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We derive an estimate for the diameter of a chordal SLE path in the upper half plane H between two real boundary points 0 and x > 0. Specifically, we prove that if k Î (0,8) and g: [0,1] ®[`(H)] is a chordal SLE_{k} in H from 0 to x, then P{g[0,1] ÇC_{R} ¹ Æ} \asymp R^{14a} where a=2/k and C_{R} denotes the circle of radius Rx centred at 0 in the upper half plane. As an application of our result, we derive an estimate that two nearby points, one on the boundary and one in the interior, are swallowed together by a chordal SLE_{k} path, 4 < k < 8.
This talk is based on joint work with Tom Alberts of the Courant Institute.
 NEAL MADRAS, York University, 4700 Keele Street, Toronto, Ontario M3J 1P3, Canada
PatternAvoiding Permutations: A Probabilist's View
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A pattern of length k is a permutation (a[1],...,a[k]) of
{1,...,k}. This pattern is said to be contained in a permutation of {1,...,N} (for N > k) if there is a subsequence of k elements of the (long) permutation that appears in the same relative order as the pattern. (E.g. the pattern (132) is contained in the permutation (6425713) because the permutation contains the subsequence (273).) For a given pattern P, let A_{N}[P] be the number of permutations of {1,...,N} that do not contain P. Combinatorialists have proven that A_{N}[P] grows exponentially in N (rather than factorially), but little is known about the numerical value of the exponential growth rate. For example, which patterns of length 5 are easiest/hardest to avoid?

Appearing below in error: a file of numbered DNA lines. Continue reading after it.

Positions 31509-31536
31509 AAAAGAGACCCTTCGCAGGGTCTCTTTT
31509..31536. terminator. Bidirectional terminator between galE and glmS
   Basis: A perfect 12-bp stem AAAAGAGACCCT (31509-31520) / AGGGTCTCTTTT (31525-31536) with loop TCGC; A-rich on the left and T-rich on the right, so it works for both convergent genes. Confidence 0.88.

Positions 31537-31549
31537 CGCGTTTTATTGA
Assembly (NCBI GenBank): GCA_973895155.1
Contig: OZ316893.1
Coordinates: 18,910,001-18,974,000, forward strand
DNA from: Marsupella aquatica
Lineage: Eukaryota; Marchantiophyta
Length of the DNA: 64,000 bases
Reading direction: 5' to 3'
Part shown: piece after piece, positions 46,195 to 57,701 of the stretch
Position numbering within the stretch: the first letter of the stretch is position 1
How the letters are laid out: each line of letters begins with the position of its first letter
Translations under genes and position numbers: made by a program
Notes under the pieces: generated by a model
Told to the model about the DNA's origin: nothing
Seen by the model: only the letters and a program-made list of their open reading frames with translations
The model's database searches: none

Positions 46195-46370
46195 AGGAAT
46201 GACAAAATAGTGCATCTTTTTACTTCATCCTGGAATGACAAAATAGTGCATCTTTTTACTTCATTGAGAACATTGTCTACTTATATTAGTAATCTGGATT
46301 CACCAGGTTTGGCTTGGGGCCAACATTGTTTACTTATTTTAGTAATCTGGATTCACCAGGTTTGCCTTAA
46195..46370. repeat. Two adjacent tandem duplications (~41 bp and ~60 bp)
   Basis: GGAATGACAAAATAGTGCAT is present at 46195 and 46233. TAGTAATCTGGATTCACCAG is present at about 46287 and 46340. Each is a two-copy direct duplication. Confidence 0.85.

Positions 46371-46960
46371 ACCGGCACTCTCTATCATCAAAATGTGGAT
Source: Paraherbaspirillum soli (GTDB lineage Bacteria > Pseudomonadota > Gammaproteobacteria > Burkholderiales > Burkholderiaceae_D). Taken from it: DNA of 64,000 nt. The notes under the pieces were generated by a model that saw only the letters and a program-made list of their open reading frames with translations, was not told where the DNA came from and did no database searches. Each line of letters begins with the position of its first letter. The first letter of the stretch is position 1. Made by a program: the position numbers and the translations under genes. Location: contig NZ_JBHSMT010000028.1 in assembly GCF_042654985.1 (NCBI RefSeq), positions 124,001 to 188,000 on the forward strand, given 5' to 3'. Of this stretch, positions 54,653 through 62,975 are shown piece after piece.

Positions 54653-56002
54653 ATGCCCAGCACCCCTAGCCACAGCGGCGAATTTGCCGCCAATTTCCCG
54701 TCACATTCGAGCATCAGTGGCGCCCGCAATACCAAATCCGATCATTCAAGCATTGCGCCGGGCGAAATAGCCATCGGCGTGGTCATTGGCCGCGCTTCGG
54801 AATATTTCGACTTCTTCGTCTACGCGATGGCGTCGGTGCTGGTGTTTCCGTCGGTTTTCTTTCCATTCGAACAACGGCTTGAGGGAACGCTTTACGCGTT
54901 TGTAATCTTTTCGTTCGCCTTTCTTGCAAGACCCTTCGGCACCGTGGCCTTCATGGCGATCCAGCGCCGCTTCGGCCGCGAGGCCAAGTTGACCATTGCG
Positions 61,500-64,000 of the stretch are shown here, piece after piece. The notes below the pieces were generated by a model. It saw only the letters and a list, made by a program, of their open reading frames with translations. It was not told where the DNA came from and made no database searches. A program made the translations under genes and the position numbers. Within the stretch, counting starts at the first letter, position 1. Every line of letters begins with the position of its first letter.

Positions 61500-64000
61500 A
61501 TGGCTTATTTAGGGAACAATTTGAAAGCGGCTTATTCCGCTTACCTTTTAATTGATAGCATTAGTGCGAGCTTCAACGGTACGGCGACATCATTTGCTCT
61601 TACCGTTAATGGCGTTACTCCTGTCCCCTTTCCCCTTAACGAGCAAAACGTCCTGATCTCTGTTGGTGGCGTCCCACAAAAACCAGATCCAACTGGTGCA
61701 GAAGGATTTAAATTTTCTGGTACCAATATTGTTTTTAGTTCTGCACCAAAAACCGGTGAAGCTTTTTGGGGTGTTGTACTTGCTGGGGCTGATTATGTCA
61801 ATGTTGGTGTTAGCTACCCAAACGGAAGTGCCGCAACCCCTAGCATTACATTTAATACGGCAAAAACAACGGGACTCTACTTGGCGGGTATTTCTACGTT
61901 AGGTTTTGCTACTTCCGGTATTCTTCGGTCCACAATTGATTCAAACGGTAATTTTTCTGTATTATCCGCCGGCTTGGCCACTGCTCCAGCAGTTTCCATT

After introducing the background, I shall describe some Monte Carlo investigations into this and related problems. The design and implementation of the Monte Carlo method raise some interesting mathematical problems. The results of the Monte Carlo lead to some new conjectures, including a description of what a "typical" 4231avoiding permutation looks like. Finally, I shall outline some rigorous progress on this last problem. The Monte Carlo work was done by Hailong Liu as an NSERC Undergraduate Student Research Awardee.
 GREGORY MIERMONT, Université Pierre et Marie Curie, 175 rue du Chevaleret, 75013 Paris, France
Some geometric aspects of scaling limits of random maps
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A map is an embedding of a graph in a surface that cuts the latter into disks. Random maps are used by physicists as a way to sample a discrete random surface, which is supposed to approximate some continuous limit when the mesh of the graph gets small while its size goes to infinity.